Childbirth in Italy

  1. 0 I'm pregnant and my husband has this big idea that I should have the baby in Italy (his mother country). He thinks this will make the baby a dual citizen.

    Does anyone know anything about this or where would be a good place to find out?
  2. Visit  Jo Dirt profile page

    About Jo Dirt

    Jo Dirt has '9' year(s) of experience. From 'Star trekking across the universe'; 40 Years Old; Joined May '04; Posts: 3,426; Likes: 1,272.

    24 Comments so far...

  3. Visit  Silverdragon102 profile page
    0
    may be a silly question but where do you live now and what is your status ie citizen permanent resident. There may be issues of health care in Italy and can the baby not get italian dual rights if dad is Italian. The reason I ask as children of British parents if born abroad can get British citizenship if they meet the criteria
  4. Visit  suzanne4 profile page
    0
    One other issue to consider is that your insurance in the US may not cover the delivery, and you would need to pay for it out of pocket.

    Also, most airlines will not let you travel just before the expected due date, so you would need to be there for a couple of months on average.

    Is your husband Italian by heritage or born and raised in Italy? That would be a major consideration as to whether a child could get dual citizenship, such as does your husband use an American passport, or Italian?

    Best bet would be to check directly with the Italian Consulate/Embassy in the US.
  5. Visit  BSNtobe2009 profile page
    0
    I have also heard the USA doesn't recognize dual citizenship past the age of 18 years, and they stopped that practice years ago.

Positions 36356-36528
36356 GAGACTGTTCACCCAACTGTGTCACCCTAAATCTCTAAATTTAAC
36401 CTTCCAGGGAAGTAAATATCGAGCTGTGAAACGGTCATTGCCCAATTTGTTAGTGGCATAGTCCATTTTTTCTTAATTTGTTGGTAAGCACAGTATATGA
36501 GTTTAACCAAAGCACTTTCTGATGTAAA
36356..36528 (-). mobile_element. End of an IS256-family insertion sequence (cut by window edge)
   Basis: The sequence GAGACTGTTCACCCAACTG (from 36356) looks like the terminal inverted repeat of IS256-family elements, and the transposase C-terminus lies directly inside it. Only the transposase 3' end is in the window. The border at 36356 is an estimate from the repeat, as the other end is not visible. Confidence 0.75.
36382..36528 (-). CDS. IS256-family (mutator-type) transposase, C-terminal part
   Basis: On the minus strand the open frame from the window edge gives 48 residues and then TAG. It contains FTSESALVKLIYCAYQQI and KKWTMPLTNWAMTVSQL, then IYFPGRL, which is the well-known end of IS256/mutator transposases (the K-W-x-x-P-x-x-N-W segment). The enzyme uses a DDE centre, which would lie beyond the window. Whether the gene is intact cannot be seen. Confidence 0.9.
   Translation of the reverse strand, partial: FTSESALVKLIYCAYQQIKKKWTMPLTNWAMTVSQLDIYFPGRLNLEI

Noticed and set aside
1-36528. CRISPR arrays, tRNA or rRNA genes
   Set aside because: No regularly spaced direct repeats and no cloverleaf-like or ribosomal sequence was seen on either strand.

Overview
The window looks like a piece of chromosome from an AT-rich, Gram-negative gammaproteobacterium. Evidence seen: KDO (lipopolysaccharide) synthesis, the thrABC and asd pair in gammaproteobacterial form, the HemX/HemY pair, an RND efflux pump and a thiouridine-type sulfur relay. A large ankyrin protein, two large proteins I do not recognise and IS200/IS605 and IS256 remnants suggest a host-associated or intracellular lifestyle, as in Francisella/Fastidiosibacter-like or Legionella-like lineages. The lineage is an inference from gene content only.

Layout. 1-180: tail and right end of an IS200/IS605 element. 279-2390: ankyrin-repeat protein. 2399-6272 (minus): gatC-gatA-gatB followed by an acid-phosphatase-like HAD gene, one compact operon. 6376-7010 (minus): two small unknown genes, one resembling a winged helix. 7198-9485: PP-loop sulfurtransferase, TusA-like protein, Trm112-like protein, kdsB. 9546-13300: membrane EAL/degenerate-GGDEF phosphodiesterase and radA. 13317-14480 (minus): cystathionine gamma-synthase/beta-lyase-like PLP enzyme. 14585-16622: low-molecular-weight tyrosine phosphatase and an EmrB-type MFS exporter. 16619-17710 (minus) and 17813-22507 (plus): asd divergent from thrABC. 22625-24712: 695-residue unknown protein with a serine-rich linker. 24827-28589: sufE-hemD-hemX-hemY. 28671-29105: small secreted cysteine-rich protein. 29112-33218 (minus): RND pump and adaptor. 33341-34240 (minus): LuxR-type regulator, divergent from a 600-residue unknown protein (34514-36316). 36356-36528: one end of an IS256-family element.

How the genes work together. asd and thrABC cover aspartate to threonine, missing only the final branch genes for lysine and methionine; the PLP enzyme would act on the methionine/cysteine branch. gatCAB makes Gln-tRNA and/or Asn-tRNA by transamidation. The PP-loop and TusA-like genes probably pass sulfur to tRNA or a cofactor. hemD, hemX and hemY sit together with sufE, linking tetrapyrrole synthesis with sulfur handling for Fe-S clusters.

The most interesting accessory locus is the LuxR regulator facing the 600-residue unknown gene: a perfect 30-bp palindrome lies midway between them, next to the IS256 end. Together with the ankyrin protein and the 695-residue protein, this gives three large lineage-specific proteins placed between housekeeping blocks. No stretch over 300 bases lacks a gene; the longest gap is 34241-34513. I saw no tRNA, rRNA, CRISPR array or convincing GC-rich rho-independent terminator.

Not to be pessimistic, but there are legal reasons why I wouldn't do it in case you two ever split up. I hate to say that, but it's something you have to consider.
  6. Visit  Jo Dirt profile page
    0
    Quote from BSNtobe2009
    I have also heard the USA doesn't recognize dual citizenship past the age of 18 years, and they stopped that practice years ago.

    Not to be pessimistic, but there are legal reasons why I wouldn't do it in case you two ever split up. I hate to say that, but it's something you have to consider.
    Be pessimistic all you want. I'm feeling pessimistic, too. He's 50, I'm 32, we've been together 12 years (even though we don't really like each other or even get along very well..I'm a nice person, he isn't ), we have three munchkins already. I don't figure we will split up but you never know...

    He's not native Italian, he's a native New Yorker! Both sets of his grandparents came from Italy, but he's never been there. His parents speak Italian but he doesn't.

    But he has this bright idea of returning to his roots, and making the baby "privledged" by being a dual citizen. I'm sure it isn't as easy as he thinks it is. I just don't know where to go to find out. He is known for getting these wild hairs and no matter what the trouble, "little Stevie" always seems to get his way.
  7. Visit  tntrn profile page
    0
    My DH is a senior pilot for an international airline and there are no restrictions for pregnant passengers, unless you're obviously already in labor. Flight attendants and even pilots fly well into their pregnancies if there are no complications. You might want to have your doctor's blessing in writing but there are no restrictions that I know of.
  8. Visit  augigi profile page
    0
    Incorrect on the dual citizenship - my (Australian) boss's children were both born in the US while he was working there, and are dual citizens. My other boss is also a dual US/Australian citizen.

    Try checking the USCIS website. Would also have to find out if baby even qualifies for Italian citizenship. I know in Australia, babies born to non-citizen parents (even permanent residents) are not given citizenship automatically.

    Beyond that, if your hubby is "less than supportive", wouldn't you want some of your family/friends around for support rather than being stuck in a foreign country? My company recently had to translate all our training documents in Italian, so I know not every speaks English.
  9. Visit  BSNtobe2009 profile page
    0
    Quote from motorcycle mama
    Be pessimistic all you want. I'm feeling pessimistic, too. He's 50, I'm 32, we've been together 12 years (even though we don't really like each other or even get along very well..I'm a nice person, he isn't ), we have three munchkins already. I don't figure we will split up but you never know...